First World War Shipwreck Declared War Grave

Archaeology News - March 7, 2017

KENT, ENGLAND—Kent Online reports that the wreckage of the HMHS Anglia has been declared an official war grave, along with a dozen other British naval vessels. At least 160 people were killed when the HMHS Anglia sank off the southeastern coast of England after hitting a German mine on November 17, 1915. The hospital ship had been carrying nearly 400 soldiers wounded in World War I battlefields, as well as the team of doctors and nurses caring for them. It is now illegal to damage, move, remove, or unearth any of the human remains at the wreck site, or to open any hatch or other opening on the ship. “In protecting these historic wreck sites, the Ministry of Defense has recognized the significance of the ships as part of our national story, recognized the cultural importance of the First World War at sea, and honored the memory of those lost in the defense of our shores,” said marine archaeologist Mark Dunkley of Historic England. To read about another shipwreck, go to “Is it Esmeralda?

Categories: Blog

Rock Art Discovered in 4,000-Year-Old Dolmen

Archaeology News - March 7, 2017

HULA VALLEY, ISRAEL—The Times of Israel reports that a dolmen containing the remains of an adult, a young adult, and a child has been found in a field of more than 400 ancient tombs in northern Israel. The underside of the tomb’s capstone, which is thought to weigh about 50 tons, had been decorated with engravings. At least four smaller dolmens had been built at its foot, and then the chambers were covered with a tumulus of stones. Researchers from the Computerized Archaeology Laboratory of Hebrew University made a 3-D model of the engravings, which archaeologist Uri Berger of the Israel Antiquities Authority said are the first to be found in a dolmen in the Middle East. The patina inside the carvings matches the rest of the rock face, suggesting that the tomb was decorated when it was built. “It’s a problem to date [the dolmens] because they are very obvious on the landscape and people have been using them since they were built 4,000 years ago or a little bit more than that,” explained Gonen Sharon of Tel Hai College. The scientists will attempt to radiocarbon date the bones discovered in the tomb. To read about another recent discovery in Israel, go to “Artifact: Middle Bronze Age Jug.”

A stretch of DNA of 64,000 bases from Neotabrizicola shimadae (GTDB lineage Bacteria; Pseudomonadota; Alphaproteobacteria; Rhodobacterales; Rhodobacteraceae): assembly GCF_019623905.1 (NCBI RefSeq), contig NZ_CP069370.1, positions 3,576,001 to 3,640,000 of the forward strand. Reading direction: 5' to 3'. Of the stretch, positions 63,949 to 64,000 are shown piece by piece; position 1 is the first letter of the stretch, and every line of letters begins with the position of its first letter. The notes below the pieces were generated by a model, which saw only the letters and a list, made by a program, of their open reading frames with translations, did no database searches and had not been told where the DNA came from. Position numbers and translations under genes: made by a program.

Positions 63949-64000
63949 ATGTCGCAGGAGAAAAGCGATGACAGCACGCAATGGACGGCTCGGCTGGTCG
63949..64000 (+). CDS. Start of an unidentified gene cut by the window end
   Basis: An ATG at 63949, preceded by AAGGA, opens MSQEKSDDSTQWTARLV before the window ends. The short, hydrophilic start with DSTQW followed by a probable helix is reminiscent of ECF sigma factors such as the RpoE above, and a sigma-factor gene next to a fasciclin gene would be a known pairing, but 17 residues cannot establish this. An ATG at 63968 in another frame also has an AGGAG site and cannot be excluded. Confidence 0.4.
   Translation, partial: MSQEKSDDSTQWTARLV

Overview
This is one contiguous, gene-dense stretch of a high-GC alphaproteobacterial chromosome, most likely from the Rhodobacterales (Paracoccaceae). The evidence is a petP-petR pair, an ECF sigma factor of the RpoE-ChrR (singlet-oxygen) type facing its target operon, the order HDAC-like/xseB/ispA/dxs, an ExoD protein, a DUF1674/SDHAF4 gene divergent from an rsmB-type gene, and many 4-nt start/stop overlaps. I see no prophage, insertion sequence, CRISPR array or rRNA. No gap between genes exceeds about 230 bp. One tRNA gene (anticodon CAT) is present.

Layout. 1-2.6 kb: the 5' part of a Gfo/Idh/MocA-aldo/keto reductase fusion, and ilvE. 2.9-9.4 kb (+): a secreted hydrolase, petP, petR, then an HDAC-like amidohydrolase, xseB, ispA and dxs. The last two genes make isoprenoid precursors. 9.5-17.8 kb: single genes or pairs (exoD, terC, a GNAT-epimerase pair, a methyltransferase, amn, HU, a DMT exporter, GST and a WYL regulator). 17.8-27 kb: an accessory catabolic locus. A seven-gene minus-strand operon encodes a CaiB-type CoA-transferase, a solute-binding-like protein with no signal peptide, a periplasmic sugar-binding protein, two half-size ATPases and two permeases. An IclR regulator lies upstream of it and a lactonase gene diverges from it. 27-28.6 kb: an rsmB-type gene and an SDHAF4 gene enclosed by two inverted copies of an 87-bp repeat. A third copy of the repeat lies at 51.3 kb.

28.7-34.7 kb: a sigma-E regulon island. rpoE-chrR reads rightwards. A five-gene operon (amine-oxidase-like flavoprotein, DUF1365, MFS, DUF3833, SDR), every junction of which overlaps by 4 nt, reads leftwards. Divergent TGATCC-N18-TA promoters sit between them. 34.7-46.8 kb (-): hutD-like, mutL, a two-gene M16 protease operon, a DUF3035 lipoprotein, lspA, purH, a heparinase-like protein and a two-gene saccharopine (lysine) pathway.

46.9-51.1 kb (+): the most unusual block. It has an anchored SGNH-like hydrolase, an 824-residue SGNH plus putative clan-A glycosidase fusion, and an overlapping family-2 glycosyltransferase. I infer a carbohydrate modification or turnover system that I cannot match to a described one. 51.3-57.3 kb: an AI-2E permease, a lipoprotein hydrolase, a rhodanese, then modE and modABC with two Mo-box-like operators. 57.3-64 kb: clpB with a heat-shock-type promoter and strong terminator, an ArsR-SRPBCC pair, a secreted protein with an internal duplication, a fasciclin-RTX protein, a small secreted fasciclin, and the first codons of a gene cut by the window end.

Categories: Blog

Study Suggests Domesticated Trees Persist in Amazon Forest

Archaeology News - March 7, 2017

LEIDEN, THE NETHERLANDS—Science reports that ecologist Hans ter Steege of the Naturalis Biodiversity Center and Carolina Levis of Brazil’s National Institute for Amazonian Research and Wageningen University in the Netherlands employed a database of information collected in earlier studies of biodiversity in the Amazon rainforest to search for evidence of domesticated woody species near more than 1,000 archaeological sites in the Amazon basin and the Guiana shield. They found that common domesticated species, such as the Brazil nut tree and palm trees, made up as much as 61 percent of the trees near archaeological sites. Forests near archaeological sites also had more domesticated tree species than places without evidence of past human occupation. “The effect of Pre-Columbian people is much more pronounced than many of us believed,” said Ter Steege. Researchers cannot be sure, however, when domesticated trees became common. For more, go to “Off the Grid: Rio de Janeiro, Brazil.”

Categories: Blog

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